Manalo, whose work in the exhibition explored his Filipino heritage by evoking the food and furniture of a family gathering, holds a BFA in sculpture and installation from OCAD University. He appreciates the real-world aspects of this experience, particularly the chance to work with the curators as well as others involved in designing and setting up the exhibition. 

"I'd never shown in a museum before or had my work talked about or treated this way," said Manalo, who, at the time, was a post-graduate teaching fellow at SMFA. "At SMFA, we're connected to this museum with such a long and prominent history. Showing there really beefed up my experience as an artist. I was very lucky to be part of it." 

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5 alumni smiling in front of artwork at the MFA
Left to Right: Perla Mabel, Louis Meola, Juan Omar Rodriguez, Tim Manalo, and Kate Wildman

"Getting the chance to deal with curators and understand what goes into installing an exhibit is pretty rare and pretty awesome," added Wildman, who is currently focusing on two- and three-dimensional fabric work in her studio. "It was a wonderful opportunity, and I really loved working with everyone." 

In her artist statement, Mabel writes that her work featured in the exhibition, "Platano Girls," aims "to empower all women (specifically Black Femme identifying people) to live unapologetically, freely, and righteously. My oil paint and mixed media portraits express the beauty and strength in [the Afro-Caribbean religion] Santeria as a method of survival that has been passed on through generations in order to cope with the racism and discrimination people of color face every day."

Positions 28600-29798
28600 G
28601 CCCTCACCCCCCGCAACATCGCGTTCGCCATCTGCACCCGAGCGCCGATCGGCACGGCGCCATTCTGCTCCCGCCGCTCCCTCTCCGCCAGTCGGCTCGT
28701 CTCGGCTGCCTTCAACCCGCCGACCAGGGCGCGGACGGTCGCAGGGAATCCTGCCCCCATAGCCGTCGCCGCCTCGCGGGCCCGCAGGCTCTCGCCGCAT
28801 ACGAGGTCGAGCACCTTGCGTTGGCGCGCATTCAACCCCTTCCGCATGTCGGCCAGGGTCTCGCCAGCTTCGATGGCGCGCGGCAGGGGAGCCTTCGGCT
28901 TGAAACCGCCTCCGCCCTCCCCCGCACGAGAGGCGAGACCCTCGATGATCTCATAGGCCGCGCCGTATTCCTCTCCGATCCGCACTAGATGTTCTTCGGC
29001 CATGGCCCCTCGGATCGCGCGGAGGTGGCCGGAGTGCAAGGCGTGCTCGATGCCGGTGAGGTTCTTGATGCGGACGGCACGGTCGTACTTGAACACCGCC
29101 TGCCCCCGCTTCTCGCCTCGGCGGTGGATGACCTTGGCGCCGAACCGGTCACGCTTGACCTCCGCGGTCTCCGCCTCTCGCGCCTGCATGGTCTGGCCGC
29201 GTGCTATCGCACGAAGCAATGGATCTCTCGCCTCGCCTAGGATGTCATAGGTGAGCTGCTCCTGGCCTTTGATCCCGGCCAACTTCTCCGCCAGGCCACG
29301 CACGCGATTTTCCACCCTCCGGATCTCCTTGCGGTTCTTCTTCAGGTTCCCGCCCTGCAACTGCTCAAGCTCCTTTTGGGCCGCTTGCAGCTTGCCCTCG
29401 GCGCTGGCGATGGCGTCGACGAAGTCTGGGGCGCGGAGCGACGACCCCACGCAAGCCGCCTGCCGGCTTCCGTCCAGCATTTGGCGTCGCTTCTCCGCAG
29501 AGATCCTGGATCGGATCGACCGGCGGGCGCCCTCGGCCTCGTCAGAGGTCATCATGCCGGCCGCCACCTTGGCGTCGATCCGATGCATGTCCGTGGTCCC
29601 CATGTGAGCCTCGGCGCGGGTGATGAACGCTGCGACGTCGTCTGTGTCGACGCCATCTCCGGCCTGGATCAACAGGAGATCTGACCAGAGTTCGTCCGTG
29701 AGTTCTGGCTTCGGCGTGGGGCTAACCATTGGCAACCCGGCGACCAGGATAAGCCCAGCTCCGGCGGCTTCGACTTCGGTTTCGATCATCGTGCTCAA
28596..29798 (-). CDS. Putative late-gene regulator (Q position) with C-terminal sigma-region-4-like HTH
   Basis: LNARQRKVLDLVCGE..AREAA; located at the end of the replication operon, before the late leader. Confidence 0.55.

Mabel attributes much of her works’ inspiration to a quote by James Baldwin, adding that it speaks to how she relates to the world and art institutions, as well as her thinking about what it means to be a part of a place that has “excluded and exploited [her] people since it was created”.

“For a very long time America prospered; this prosperity cost millions of people their lives. Now, not even those who are the most spectacular beneficiaries of this prosperity, are able to endure these benefits. They can neither enjoy, nor do without these benefits. Above all, imagine the price paid the victims or subjects for this way of life and so they cannot afford to know why the victims are revolting.” – James Baldwin

A New Biannual Tradition
Going forward, the SMFA student exhibition will take place every two years. The artists will continue to be selected while they are still matriculated students at SMFA, even though they may graduate before the show commences. In alternating years, the museum will display the work of SMFA alumni through the SMFA Traveling Fellows program, which was established in 1899. 

Thüring looks forward to making the student exhibition a biannual tradition at the museum. 

"We're super proud to be able to carve out this space and dedicate it to the next generation," he said. "Showing these works by young artists is a great way to infuse new energy into the museum. It's an energy we need and that resonates throughout the collection."

That sense of energy goes both ways, as Meola noted. "Having my prints and work displayed at the Museum of Fine Arts has just pushed me that much more," he said. "I want to keep striving to have my work over there." 

* Note: Due to the COVID-19 pandemic, the exhibition was ended a month early and the museum temporarily closed.

Photos: SMFA at Tufts: Juried Student Exhibition 2019-2020, copyright MFA